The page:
I would be fine with a one dimensional lattice for the purpose of answering this question. I am trying to figure out what more general theorem (if any) gives Bloch's theorem as the number of unit cells-->infinity.

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    $\begingroup$ Welcome to Physics.SE! For the benefit of users who read a question just because the title sounded interesting it is useful to link to a source for, in this case, Bloch's theorem. I'm going to add a Wikipedia link for you. $\endgroup$ – dmckee --- ex-moderator kitten Feb 19 '12 at 20:53

Bloch's theorem generalizes nicely to a finite size crystal if we take periodic boundary conditions (pbc). If we have pbc than the a translation by one unit cell is still a symmetry of the system and so Bloch's theorem will apply.

The only difference will be that the quasimomentum $q$ will only be allowed to take certain discrete values since the wavefunciton must periodic over the entire system. Specifically $qL = 2\pi$ where $L$ is the length of the system. This is all exactly analogous to taking a free particle and putting it in a periodic box.

Periodic boundary conditions are not physical of course (except for rings of atoms) but as with the particle in a box they give the essential structure. In this case the point is that the quasimomentum is still a good quantum number locally, but the energy spectrum is now discrete with energy spacing like $1/L$.

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    $\begingroup$ That is what I thought at first, but a college brought up the fact that periodic boundary conditions are not a good approximation near edges. So I was wondering whether there was a further generalization that naturally treated edges different (or the states changed as you approach the edges.) $\endgroup$ – Alex Eftimiades Feb 20 '12 at 15:05
  • $\begingroup$ To understand the detailed behavior near the edges you're going to have solve the Schrodinger equation near the edges. No way around it that I know of nor do I suspect there can be any. This is is done all the time in the literature. You can still apply Bloch's theorem in the directions perpendicular to the surface of course. $\endgroup$ – BebopButUnsteady Feb 20 '12 at 15:37
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    $\begingroup$ Then at what point does Bloch's theorem stop applying? How many unit cells is "enough" for Bloch's theorem to apply? $\endgroup$ – Alex Eftimiades Feb 20 '12 at 21:33
  • $\begingroup$ Bloch's theorem stops applying when you destroy translational symmetry. This symmetry is crucial for the theorem. But, if you take homogeneous Dirichlet boundary conditions instead of periodic ones, you still can try to use linear combinations of Bloch states with the same energy and opposite quasimomenta to satisfy these boundary conditions. $\endgroup$ – Ruslan Nov 14 '14 at 14:56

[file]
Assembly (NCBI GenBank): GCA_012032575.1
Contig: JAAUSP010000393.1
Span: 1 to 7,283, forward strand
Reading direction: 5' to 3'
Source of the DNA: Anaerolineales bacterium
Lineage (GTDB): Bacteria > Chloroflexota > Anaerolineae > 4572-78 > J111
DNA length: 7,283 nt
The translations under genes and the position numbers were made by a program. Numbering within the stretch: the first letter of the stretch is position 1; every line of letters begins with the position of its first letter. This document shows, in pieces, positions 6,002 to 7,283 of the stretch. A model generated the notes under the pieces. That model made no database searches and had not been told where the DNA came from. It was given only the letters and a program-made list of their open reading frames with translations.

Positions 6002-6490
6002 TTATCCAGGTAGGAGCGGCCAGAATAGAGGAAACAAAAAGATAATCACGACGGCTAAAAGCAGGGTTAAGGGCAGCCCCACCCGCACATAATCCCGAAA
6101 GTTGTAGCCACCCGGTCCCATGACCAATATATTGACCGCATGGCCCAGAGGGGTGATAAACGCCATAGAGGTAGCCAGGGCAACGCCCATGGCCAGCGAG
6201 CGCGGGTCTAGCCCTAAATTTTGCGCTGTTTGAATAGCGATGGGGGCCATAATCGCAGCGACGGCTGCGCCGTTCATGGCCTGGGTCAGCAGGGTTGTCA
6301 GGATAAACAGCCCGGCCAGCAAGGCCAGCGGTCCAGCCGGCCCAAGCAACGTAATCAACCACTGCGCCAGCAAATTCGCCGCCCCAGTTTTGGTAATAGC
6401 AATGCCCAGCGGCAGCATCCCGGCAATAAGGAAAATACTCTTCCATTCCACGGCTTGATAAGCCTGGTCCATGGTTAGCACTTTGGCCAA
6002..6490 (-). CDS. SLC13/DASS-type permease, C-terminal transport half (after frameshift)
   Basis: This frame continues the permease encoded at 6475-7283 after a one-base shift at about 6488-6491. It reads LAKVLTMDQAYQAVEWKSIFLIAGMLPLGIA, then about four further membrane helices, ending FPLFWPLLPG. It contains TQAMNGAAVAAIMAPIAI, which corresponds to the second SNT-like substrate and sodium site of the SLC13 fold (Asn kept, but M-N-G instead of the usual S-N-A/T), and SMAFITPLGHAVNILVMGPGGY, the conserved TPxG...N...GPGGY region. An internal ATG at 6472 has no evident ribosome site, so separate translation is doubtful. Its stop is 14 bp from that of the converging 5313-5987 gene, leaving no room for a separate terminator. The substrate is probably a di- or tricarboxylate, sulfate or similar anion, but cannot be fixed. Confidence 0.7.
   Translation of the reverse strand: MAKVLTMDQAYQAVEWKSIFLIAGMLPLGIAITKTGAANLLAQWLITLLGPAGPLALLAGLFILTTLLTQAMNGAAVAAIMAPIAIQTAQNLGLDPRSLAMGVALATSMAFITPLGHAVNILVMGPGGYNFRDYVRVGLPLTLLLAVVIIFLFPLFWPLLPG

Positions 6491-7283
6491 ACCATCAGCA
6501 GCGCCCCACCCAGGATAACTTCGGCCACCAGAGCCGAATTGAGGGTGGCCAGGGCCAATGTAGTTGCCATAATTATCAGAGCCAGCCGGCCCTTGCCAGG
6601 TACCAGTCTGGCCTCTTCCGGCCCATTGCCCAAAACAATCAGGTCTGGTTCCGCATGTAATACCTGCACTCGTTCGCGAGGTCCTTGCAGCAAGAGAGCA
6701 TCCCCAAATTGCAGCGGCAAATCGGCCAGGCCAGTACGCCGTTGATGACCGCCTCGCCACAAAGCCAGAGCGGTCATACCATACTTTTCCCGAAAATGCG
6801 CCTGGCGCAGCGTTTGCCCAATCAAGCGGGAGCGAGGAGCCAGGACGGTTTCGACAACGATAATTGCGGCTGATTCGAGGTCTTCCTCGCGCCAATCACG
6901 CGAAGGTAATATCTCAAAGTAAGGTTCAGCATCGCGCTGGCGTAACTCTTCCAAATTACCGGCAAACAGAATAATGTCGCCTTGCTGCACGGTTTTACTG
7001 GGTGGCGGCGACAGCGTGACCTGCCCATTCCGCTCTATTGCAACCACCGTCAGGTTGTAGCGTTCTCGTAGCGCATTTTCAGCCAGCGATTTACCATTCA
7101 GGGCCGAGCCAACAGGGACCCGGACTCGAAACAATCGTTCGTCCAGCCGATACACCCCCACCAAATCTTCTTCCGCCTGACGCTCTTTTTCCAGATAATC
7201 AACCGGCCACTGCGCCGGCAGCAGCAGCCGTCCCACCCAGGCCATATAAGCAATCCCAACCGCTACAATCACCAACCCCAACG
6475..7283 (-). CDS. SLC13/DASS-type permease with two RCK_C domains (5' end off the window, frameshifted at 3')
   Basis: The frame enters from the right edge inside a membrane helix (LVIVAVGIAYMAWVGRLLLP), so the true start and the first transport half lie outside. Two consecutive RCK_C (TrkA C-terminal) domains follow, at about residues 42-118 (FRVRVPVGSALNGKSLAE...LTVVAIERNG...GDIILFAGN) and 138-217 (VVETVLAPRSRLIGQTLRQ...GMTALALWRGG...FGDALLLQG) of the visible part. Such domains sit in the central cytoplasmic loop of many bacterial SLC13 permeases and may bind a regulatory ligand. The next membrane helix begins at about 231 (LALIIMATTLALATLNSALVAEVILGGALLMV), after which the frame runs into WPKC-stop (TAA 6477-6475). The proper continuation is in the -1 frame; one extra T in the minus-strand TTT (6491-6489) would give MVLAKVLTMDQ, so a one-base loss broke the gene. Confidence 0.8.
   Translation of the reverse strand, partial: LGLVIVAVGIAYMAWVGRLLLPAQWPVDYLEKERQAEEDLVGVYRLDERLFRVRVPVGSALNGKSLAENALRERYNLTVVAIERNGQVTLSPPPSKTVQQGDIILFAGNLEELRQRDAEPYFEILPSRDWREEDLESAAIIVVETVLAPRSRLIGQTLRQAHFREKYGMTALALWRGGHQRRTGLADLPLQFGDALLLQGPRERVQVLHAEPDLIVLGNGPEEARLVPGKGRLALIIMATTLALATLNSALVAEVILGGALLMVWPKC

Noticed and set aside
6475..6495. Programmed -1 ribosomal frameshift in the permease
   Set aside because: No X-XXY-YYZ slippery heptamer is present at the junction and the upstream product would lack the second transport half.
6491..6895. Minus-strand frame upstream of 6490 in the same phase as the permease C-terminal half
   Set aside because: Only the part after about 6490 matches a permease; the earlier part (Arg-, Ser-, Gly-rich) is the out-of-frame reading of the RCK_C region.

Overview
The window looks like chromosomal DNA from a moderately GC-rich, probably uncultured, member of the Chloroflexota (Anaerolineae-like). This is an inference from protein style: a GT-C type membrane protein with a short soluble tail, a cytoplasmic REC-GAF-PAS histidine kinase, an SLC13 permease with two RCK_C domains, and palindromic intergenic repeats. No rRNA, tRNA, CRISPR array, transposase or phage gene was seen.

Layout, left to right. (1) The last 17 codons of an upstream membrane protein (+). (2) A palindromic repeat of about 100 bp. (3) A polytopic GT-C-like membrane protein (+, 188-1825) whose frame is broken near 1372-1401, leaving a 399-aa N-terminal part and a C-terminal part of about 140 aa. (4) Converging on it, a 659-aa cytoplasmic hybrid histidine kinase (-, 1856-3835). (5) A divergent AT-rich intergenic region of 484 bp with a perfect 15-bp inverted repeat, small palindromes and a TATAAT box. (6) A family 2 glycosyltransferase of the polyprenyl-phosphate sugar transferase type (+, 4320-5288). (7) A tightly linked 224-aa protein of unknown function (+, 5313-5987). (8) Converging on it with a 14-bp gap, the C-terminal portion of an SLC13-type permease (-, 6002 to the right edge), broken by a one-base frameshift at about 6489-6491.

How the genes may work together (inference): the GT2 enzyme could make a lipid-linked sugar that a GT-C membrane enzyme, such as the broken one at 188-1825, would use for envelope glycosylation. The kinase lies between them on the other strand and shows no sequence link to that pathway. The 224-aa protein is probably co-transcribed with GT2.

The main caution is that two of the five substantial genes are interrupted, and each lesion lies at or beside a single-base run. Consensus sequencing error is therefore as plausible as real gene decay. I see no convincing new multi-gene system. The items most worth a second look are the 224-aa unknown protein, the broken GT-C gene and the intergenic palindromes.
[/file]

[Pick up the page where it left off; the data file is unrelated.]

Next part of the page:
You may think this way: take a perfect infinite crystal where Bloch theorem perfectly work and add potential which makes real crystal finite. Next question you may ask how this potential is "seen" by quasiparticles which have been obtained from infinite crystal consideration. This procedure is perfectly self-consistent and is applicable in all cases.

Also, using this approach you may get some idea when Bloch theorem stops working. However, there is no definite answer to this question: it depends on which value you are interested in. If you are interested in momentum conservation, fourier spectrum of this confining potential should be small at wavevectors you consider. If you consider energy, levels spacing due to quantum confinement should be small compared to some characteristic energy, etc.

  • $\begingroup$ I suppose I am mainly interested in what kind of how quasimomentum would be allowed in such a system. Would it vary with position on the lattice? $\endgroup$ – Alex Eftimiades Feb 23 '12 at 1:00
  • $\begingroup$ What do you mean by "how allowed"? Following the procedure I outlined you may define this value in any case. The next question is whether it will have any meaning/be useful in calculations. Answer to this question depends on a system you consider. $\endgroup$ – Misha Feb 23 '12 at 4:20
  • $\begingroup$ Ok then, I guess that's all there is to it. I checked the first answer only because it was more directed to my question (rather than the comment.) I appreciate your answer too and voted it up. $\endgroup$ – Alex Eftimiades Feb 23 '12 at 11:16

For one dimensional crystal, when we have periodic boundary condition, we may think that the atoms are arranged in a circle, and so each lattice point will be equal to other lattice point and the translation symmetry is conserved.

And for three dimensional crystal, due to periodic boundary condition, each atom will feel the same in the lattice. They are in a finite crystal and then equal to the atom one crystal away from the atom. So the translation symmetry by Bravais lattice is still conserved. So the Bloch theorem still applies here.

  • $\begingroup$ This just reads like a paraphrase of points from existing answers. Doesn't really add anything new. $\endgroup$ – paisanco Oct 2 '15 at 2:24
  • $\begingroup$ Well, I just want to say that we can think of the atoms arranged in a circle for 1D crystal, which makes the conservation of translation symmetry a little more clear. $\endgroup$ – Sheng Oct 2 '15 at 4:26

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